Emmanuel Macron arrived at the Elysee Palace as the French wager on humanism and liberalism. Above all, the current president represented a resounding rejection of the populist poison; the very populism that Russia used to campaign for the worst in Latin America and seeks to wreak havoc in the old continent through fake news and leaders who are not very charismatic (but who still have more charisma than ideas).
How has Macron maintained his popularity (44% of favourable opinions) midway through his term despite a bodyguard scandal (for most of it, product of sensationalism by much of the French press) and the yellow vests demonstrations, known (and sometimes emulated) around the globe? The answer is simple – an outstanding performance. And it deserves to be studied, especially in a polarized world that does not understand the Macron administration (and often, when we are not able to assimilate something intellectually, we fall into the evergreen temptation of contempt without arguments).
Emmanuel Macron has been a textbook liberal. It is no coincidence that his main opponents (Jean-Luc Mélenchon and Marine Le Pen, who know as much about economics as myself about hydraulic engineering) are two staunch protectionists and defenders of absurd taxes. In fact, one of the main criticisms made to the French president (and that has been gilets jaunes’ war horse) is his categorical rejection of the wealth tax (ISF).
The economic measures implemented by Macron and his team – Prime Minister Edouard Philippe, an irreplaceable asset for the government – have surprised experts positively. Unlike its neighbors, France does not rely as much on exports, and has been less affected by the economic slowdown that threatens the eurozone thanks to its high domestic consumption. Thus, it is likely to become the most robust economy on the continent, leaving the seemingly invincible Germany (in a technical recession) in second place.
The increases in GDP and purchasing power, as well as the decrease in the number of civil servants (beyond initial expectations), reveal that Emmanuel Macron not only knows what he is doing today, but he seems to have a plan for the next five years.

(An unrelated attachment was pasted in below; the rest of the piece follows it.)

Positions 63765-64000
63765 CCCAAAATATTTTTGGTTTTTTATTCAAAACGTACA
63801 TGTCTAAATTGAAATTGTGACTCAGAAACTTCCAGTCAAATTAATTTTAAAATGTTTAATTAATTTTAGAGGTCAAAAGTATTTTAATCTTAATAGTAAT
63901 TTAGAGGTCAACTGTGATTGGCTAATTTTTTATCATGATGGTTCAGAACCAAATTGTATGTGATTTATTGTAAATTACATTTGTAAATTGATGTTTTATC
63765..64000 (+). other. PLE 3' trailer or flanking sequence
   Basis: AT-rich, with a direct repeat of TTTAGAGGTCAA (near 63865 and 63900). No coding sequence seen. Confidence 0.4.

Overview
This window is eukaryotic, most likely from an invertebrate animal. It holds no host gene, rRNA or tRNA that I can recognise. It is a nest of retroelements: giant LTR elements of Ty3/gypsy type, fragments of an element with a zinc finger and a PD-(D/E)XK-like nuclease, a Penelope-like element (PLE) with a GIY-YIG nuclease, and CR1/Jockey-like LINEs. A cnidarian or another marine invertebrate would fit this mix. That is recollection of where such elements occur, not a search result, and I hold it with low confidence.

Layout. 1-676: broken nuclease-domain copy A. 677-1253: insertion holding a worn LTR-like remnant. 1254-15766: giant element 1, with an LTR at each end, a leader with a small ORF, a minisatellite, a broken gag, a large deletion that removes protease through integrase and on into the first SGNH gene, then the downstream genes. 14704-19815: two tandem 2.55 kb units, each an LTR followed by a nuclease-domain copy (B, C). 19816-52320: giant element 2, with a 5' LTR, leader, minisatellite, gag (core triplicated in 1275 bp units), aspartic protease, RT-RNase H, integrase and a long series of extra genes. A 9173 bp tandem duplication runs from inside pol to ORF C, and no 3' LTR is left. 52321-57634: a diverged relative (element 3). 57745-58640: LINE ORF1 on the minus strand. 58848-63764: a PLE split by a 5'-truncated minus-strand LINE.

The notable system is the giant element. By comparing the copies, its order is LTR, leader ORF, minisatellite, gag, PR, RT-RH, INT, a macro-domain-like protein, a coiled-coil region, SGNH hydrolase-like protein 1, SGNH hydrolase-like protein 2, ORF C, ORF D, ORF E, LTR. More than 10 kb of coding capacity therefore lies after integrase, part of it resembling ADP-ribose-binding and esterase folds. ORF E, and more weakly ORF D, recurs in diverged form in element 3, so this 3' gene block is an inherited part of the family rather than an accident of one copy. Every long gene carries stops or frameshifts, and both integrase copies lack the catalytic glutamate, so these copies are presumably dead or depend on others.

The gilets jaunes (yellow vests) movement emerged in October 2018 as a reaction to a proposal to increase carbon taxes. The measure, which was part of the president’s environmental plan aiming to encourage the use of public transport, was never implemented. However, a fraction of the activists – with the support of representatives of the most extreme political models – continued (and still continue) to protest every Saturday, causing deaths and losses worth millions to the French state and countless private individuals (mainly restaurants and luxury shops). Unfortunately, a burning tire in the middle of Champs-Elysees makes headlines more easily than, for example, the creation of 70,000 companies in September this year alone, as it has actually been the case in France.
Another recurrent criticism of Emmanuel Macron is an instance of hesitation on his part regarding the free trade agreement between the European Union and Mercosur. These hurried detractors, ironically, are usually the same ones who praise Trump’s protectionism and cumbersome ways. But, for some unknown reason, when the French president plays with the same cards, he becomes the most despicable of beings. The same way that the US president says in a dubious quality letter to Erdogan that he does not want to be “responsible for destroying the Turkish economy,” Macron demands this Brazilian counterpart to respect the Paris Agreement; otherwise there will be no free trade agreement at all. That’s politics, guys, that’s how things work.
In his two and a half years as president of France, Macron has performed well, perhaps better than at least two of his predecessors. The international press, which has often almost exclusively echoed the local opposition media, should be aware of that.